New Zealand food prices fell in February on a seasonal dip for fruit and vegetables, while more expensive dairy products underpinned an annual gain in prices.
The food price index slipped 1 percent in February following a 1.2 percent rise in January, according to Statistics New Zealand. In the year, food prices were up 0.2 percent, the smallest annual gain in nine months.
The monthly decline was led by a 6.5 percent drop in vegetable prices and a 5.1 percent reduction in fruit, as tomato and apple prices weakened. In the year fruit and vegetable prices decreased 5.6 percent as the cost of avocados, cucumbers and lettuce fell.
Fresh milk rose 0.3 percent in the month, and was up 6.9 percent in the year. Annual gains in milk, cheese and eggs of 5.7 percent made up the bulk of the yearly price increase with cheese up 6.9 percent and yoghurt rising 2.9 percent on the year.
In a long signalled move, the Reserve Bank increased the official cash rate by 25 basis points this morning, noting that “inflationary pressures are increasing”. Food prices make up almost 19 percent of the consumer price index, which rose 1.6 percent in the December quarter from a year earlier. The March CPI figures are scheduled for release next month.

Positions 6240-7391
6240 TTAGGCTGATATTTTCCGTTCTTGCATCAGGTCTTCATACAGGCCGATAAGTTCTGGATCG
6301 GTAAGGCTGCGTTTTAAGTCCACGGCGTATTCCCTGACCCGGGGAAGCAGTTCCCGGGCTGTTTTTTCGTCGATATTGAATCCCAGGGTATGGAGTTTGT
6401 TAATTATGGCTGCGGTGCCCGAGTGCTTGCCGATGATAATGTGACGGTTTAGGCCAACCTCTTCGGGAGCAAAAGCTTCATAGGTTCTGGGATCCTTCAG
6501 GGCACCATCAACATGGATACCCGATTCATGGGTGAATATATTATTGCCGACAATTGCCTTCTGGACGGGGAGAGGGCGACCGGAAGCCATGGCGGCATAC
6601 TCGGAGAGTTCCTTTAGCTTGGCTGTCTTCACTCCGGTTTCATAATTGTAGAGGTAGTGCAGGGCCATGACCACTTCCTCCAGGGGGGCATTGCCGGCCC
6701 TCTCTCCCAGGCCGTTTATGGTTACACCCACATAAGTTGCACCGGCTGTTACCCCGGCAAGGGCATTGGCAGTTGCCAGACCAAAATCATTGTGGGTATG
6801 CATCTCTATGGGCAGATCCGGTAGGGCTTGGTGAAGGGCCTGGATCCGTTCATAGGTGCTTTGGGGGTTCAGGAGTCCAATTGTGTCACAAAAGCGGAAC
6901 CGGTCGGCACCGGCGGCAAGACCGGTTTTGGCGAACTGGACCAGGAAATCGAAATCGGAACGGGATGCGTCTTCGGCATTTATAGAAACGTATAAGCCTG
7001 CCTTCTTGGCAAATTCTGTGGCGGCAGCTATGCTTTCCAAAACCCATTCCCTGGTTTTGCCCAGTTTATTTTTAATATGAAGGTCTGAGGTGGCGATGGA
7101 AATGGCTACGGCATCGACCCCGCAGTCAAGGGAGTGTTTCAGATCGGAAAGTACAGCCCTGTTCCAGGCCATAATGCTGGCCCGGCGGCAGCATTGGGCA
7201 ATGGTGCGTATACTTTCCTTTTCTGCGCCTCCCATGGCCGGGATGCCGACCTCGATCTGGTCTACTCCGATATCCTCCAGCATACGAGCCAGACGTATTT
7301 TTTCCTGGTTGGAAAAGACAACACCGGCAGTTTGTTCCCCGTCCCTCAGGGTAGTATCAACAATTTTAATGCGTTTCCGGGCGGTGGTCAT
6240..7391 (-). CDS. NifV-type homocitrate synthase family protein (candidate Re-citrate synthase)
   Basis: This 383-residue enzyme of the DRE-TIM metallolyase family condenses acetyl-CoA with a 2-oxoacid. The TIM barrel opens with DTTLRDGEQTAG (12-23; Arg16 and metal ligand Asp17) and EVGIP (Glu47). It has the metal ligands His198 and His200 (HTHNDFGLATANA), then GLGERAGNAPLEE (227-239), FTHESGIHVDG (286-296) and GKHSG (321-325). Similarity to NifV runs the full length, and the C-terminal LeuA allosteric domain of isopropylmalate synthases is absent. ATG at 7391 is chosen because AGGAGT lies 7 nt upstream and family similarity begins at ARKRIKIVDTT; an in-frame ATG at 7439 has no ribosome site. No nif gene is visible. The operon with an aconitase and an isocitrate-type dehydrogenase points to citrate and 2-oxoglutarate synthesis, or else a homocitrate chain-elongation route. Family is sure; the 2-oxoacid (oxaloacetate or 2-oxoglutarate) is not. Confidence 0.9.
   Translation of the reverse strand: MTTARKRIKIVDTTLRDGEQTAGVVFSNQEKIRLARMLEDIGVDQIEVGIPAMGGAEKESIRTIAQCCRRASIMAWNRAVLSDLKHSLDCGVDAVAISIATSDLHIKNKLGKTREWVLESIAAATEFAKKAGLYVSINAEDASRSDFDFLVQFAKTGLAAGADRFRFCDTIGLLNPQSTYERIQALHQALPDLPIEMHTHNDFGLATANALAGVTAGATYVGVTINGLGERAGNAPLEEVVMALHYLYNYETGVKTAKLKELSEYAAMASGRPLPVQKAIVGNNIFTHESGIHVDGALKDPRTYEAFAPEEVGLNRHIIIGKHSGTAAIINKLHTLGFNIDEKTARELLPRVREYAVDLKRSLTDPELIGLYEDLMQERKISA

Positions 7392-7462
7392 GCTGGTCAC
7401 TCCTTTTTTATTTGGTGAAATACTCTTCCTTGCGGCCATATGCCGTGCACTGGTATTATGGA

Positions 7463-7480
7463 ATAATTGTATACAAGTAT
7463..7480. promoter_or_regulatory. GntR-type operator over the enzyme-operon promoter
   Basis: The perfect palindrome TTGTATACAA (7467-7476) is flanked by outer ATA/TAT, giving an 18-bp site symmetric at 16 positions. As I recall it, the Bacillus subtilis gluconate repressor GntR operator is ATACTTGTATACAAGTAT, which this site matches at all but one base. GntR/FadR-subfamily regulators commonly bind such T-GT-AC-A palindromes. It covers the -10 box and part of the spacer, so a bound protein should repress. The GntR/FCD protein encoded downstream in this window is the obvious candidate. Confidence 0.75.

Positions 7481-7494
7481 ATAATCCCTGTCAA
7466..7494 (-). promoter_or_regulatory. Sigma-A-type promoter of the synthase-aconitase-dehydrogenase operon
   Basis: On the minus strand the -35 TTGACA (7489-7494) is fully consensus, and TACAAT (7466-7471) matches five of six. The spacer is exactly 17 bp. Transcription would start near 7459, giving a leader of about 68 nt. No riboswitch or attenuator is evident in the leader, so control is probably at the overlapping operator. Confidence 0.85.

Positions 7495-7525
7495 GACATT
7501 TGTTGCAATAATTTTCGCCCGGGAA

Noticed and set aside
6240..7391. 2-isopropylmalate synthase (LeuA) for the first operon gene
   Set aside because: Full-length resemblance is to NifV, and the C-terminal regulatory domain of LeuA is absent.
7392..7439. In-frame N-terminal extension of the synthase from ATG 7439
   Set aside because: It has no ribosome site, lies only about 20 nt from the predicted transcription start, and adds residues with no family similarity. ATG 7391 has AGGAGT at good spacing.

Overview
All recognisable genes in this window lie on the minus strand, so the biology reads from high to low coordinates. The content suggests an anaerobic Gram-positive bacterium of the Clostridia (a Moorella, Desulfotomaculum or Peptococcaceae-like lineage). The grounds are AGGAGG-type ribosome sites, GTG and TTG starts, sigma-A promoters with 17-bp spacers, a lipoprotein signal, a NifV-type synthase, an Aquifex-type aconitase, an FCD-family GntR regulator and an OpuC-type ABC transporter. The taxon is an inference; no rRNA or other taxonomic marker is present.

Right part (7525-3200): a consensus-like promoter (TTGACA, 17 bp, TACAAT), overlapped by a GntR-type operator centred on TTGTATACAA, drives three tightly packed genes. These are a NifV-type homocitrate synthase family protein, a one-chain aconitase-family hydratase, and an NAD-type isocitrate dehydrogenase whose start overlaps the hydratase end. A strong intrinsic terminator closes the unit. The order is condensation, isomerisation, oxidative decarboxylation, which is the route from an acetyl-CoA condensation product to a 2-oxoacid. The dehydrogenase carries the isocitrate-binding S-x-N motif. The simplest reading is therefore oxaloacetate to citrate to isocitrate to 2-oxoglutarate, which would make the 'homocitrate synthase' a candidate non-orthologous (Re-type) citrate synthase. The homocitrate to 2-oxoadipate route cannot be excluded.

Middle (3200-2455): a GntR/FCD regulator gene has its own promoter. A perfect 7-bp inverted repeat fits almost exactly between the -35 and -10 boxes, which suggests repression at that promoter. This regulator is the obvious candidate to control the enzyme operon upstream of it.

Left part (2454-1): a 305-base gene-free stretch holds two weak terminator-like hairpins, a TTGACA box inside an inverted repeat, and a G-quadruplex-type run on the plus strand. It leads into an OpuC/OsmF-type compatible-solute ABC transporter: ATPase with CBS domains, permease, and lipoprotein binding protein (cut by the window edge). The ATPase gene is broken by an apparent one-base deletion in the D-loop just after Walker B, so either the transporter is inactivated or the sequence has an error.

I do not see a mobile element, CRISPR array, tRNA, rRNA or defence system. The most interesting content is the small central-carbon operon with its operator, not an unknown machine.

A 9 percent drop in lamb influenced a 1.9 percent monthly slip in meat, poultry and fish prices, and an annual decline of 0.2 percent.
Grocery food prices rose 0.1 percent in the month, and 1 percent in the year, as more expensive snack food partly offset the annual Valentine’s induced drop in boxed chocolate prices, down 21 percent.
Non-alcoholic beverage prices rose 0.7 percent in February, for a 1.7 percent increase on the year. Restaurant meals and ready-to-eat food prices declined a monthly 0.2 percent with an annual gain of 1.6 percent.